Ending Transport of Horses Across State and National Lines Will Have the Effect of Banning the Trade, Notes Animal Wellness Action
WASHINGTON, D.C. – This week, U.S. Reps. Troy Carter, D-La., Brian Fitzpatrick, R-Pa., John Katko, R-N.Y., Dina Titus, D-Nev., and Steve Cohen, D-Tenn. introduced an Animal Wellness Action-conceived amendment to H.R. 3684, the Investing in a New Vision for the Environment and Surface Transportation in America (INVEST) Act, to ban transport of equines across state lines or to Canada or Mexico for slaughter for human consumption. This amendment, if enacted into law, would prevent a cruel and predatory trade that claims the lives of tens of thousands of horses and burros a year at foreign abattoirs.
The original amendment was first filed by Carter, Fitzpatrick, and Katko in the House Transportation and Infrastructure Committee and withdrawn with the consent of Chairman Peter DeFazio, D-Oregon, so it could be perfected. Rep. Titus wanted to cover extend protections to burros and additional work has been done to make it even more workable, and Rep. Cohen wanted to join in with the idea of linking the anti-slaughter provisions with a provision in the bill to forbid use of double-deck trailers to carry horses and burros.
The revised amendment filed must still clear the House Rules Committee in order to secure a vote next week, and that prosect is more likely with a surge in support for the measure. The amendment has picked up additional cosponsors, including Reps. Jan Schakowsky, D-Ill., and Vern Buchanan (the lead authors of the stand-alone anti-horse slaughter bill); Reps. Paul Tonko, D-N.Y., and Andy Barr, R-Ky., (co-chairs of the Congressional Horse Caucus); and Reps. Buddy Carter, R-Ga., Donald Payne, D-N.J. and Guy Reschenthaler, R-Pa. bringing the total cosponsors to 6 Democrats and 6 Republicans. The measure has been endorsed by more than 225 animal and equine groups, orgs., rescues, and businesses in the U.S.
“Our iconic American equines drove commerce and the development of infrastructure in the first 150 years of the republic, and it’s fitting that the INVEST Act pay a debt to them by halting their ruthless exploitation from kill-buyers who cart them off to Canada and Mexico for butchering.”said Marty Irby, executive director at Animal Wellness Action, who was recently honored by Her Majesty, Queen Elizabeth, II for his work to protect horses. “We applaud the Members of Congress who are leading this measure and will continue to bring new and creative solutions to ending the most egregious abuses in the equine world.”
“Rep. Troy Carter was a leader on animal welfare issues in the Louisiana State Senate, and he is picking right back up by leading the amendment to stop the commerce in horses for slaughter,” said Wayne Pacelle, president of the Center for a Humane Economy. “Business and enterprise in our nation must be robust, but it must also be humane. Shedding horse slaughter is good for the economy and character of our nation.”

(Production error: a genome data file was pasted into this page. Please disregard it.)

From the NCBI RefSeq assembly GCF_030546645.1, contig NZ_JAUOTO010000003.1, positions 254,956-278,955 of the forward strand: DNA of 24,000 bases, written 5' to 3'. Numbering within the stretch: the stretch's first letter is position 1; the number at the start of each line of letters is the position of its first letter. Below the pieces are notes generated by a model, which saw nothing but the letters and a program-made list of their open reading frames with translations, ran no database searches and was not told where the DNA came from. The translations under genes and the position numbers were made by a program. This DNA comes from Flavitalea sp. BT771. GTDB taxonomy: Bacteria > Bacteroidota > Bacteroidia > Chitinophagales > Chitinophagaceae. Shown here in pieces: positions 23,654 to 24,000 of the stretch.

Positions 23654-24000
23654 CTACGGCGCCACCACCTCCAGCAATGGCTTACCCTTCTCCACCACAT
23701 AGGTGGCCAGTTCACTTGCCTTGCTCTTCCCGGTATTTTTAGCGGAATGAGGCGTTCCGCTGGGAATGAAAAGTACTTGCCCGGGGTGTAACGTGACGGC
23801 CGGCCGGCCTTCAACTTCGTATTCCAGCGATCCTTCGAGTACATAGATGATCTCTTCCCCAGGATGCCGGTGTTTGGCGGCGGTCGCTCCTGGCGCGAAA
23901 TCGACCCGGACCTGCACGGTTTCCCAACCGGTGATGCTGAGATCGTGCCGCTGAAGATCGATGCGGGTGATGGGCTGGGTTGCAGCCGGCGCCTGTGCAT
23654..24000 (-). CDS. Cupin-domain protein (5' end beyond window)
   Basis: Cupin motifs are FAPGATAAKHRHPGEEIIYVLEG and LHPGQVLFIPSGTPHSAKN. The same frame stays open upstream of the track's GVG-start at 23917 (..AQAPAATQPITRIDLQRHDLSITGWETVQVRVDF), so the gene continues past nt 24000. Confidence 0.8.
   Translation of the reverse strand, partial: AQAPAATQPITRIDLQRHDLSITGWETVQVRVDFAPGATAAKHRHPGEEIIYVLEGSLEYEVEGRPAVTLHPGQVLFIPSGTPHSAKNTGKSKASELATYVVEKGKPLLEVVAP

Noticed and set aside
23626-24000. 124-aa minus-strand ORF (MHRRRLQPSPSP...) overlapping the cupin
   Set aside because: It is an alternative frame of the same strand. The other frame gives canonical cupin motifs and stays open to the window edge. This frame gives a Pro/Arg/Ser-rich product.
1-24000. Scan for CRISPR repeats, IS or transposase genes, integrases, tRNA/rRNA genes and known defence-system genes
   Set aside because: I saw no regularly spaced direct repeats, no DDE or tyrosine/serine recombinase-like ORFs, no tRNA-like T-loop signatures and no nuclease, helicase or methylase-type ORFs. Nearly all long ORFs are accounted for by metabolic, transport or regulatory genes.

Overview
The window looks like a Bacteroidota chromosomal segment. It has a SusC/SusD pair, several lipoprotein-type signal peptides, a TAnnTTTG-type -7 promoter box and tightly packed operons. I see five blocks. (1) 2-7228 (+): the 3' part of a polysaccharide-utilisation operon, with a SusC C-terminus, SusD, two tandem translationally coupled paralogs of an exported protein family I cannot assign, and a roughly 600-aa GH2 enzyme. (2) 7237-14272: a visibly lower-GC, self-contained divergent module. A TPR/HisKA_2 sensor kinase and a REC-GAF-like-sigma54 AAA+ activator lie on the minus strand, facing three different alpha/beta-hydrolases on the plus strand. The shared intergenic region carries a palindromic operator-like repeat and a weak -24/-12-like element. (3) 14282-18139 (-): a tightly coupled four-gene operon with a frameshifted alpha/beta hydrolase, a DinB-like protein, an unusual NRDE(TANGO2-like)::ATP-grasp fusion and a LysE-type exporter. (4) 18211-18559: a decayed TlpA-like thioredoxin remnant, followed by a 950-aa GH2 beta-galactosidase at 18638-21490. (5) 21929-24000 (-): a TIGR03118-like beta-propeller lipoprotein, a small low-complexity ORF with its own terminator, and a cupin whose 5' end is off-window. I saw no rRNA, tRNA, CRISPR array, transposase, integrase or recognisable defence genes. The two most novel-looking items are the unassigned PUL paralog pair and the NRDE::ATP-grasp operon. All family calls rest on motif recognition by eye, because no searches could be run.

Horses are revered and cherished in the United States, and 80 percent of Americans oppose the slaughter of horses for human consumption. As public awareness has grown of the inherent cruelty involved in the horse slaughter industry, calls for a federal response have grown louder as the federal Bureau of Land Management (BLM) has been implicated in a suspect adoption plan that is allowing “adopters” to rake in profits by selling horses and burros to slaughter.
Transport of horses for slaughter is unsafe and has caused multiple serious accidents on American highways. The list is long of serious accidents on American highways involving trucks loaded with horses bound for slaughter. Most of these involve horrific injuries to and deaths of horses on the trucks. As recently as October 2020, 14 horses were killed and 11 badly injured when a truck driving the animals to slaughter flipped on a highway in Franklin County, Missouri. Similar accidents have happened over the years, and in most, motorists had to avoid the accident and, in some cases, encountered terrified and injured horses running loose in the lanes of traffic. Similarly, in 2017, a truck belonging to the infamous kill buyers who own one of the nation’s largest horse slaughter holding facilities in Bastrop, Louisiana, was involved in a terrible crash that led to the deaths of 19 horses.
While horse slaughter does not currently occur on U.S. soil due to a de facto ban achieved through the appropriations process, more than 70,000 domestic and wild horses are shipped to Mexico and Canada each year to be slaughtered for human consumption in those countries, Europe, Asia, and other parts of the world.
Stand-alone legislation that would permanently ban both the transportation of slaughter-bound horses and slaughter itself – the SAFE Act – was recently introduced, but despite the passage of a similar bill fifteen years ago, and the majority of House Members cosponsoring the measure in the 116th Congress, enactment of the legislation continues to be an uphill battle due to industrial agriculture interests and pro-slaughter Members of Congress.